Ms. Duncombe attributes the program's success in part to the fact that she's worked at Dana-Farber for a long time; most people know and are comfortable with her. And she says the institute's risk management program is clinically oriented and viewed more as a staff resource for patient safety issues than as a more traditional program that stresses compliance or insurance and regulatory issues.
"That helps set the stage," she says, "for people to not be threatened."
Getting patients involved
The patient safety rounds program worked so well that a few years later, clinical leaders at Dana-Farber came up with a way to take rounds to another level: Have inpatients talk to other patients about issues they face.
Dana-Farber is in a unique position to enroll patients in such a project, Ms. Duncombe notes. Because so many current and former cancer patients take an active interest in their disease, the cancer center has two very robust patient and family advisory councils, one for adults and one for pediatrics. Representatives from those groups already sit on the hospital's quality committees, she says, so asking them to serve as "patient rounders" as part of a six-month research project seemed like a good fit.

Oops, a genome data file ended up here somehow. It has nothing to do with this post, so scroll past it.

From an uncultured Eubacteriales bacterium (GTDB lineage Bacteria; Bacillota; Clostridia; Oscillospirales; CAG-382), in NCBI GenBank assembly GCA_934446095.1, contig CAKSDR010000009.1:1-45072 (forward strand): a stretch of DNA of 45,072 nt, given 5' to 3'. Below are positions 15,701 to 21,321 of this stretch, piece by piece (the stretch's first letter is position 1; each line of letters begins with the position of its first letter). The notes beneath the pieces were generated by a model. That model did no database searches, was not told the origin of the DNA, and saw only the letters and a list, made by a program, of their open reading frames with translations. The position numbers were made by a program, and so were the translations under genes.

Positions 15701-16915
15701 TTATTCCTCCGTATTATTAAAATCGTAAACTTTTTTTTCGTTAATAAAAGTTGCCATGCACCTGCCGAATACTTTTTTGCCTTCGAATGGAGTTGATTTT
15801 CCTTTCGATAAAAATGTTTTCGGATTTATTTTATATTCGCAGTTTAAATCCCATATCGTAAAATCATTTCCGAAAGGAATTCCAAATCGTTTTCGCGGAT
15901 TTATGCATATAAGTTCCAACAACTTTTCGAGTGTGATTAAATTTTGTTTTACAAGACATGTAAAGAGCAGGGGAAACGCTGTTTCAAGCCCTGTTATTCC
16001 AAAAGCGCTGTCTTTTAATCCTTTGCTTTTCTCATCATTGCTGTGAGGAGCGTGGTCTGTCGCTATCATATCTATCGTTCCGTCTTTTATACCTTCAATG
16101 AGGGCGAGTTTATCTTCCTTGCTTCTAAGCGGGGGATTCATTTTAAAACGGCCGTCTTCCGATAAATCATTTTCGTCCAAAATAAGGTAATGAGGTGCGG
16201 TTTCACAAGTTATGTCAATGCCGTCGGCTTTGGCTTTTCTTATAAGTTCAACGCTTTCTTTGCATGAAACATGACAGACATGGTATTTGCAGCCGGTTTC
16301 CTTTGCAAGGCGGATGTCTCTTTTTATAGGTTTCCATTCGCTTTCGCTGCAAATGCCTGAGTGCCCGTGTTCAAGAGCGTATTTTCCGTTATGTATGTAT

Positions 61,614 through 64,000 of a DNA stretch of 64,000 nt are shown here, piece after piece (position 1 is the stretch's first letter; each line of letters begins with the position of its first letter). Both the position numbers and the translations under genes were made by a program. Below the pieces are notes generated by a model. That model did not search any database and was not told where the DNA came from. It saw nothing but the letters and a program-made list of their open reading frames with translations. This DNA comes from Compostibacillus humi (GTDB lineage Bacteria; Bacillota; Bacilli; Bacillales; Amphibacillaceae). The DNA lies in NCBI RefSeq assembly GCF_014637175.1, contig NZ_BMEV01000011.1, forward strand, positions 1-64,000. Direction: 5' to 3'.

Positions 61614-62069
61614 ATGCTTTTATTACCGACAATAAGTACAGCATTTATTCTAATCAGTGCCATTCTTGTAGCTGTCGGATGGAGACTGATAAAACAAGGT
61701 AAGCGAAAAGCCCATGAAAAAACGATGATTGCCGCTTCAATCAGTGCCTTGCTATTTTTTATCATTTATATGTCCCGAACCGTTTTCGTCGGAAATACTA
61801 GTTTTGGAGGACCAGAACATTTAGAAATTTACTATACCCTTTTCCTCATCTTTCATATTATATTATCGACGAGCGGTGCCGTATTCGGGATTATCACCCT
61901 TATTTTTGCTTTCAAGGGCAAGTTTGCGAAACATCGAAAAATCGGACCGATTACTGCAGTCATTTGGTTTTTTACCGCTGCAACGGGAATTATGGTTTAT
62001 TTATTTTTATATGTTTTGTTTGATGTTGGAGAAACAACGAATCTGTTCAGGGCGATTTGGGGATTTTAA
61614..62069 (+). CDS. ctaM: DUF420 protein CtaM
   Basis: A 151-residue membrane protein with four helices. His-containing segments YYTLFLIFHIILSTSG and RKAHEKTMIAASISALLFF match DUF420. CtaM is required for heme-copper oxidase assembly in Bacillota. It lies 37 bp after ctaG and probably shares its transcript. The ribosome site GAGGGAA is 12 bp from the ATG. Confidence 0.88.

In 2003, two patient rounders came to the hospital once a week for four hours and talked to cancer patients in one of Dana-Farber's adult infusion clinics. Unlike Ms. Duncombe, the patient rounders used scripted questions, some of which were fairly direct.
One question, for example, asked patients whether staff had used at least two patient identifiers during every encounter. Other questions were more open-ended, such as, "Do you know the side effects of your medication?" and, "Do you know who or how to call in an emergency when at home?"
While Ms. Duncombe can't discuss the results, which have been submitted for publication, she notes that one common theme was service quality. While she acknowledges that the findings may not address typical patient safety issues, she says the research team would like to see more research explore how patient attitudes toward service quality issues affect their overall perception of safety.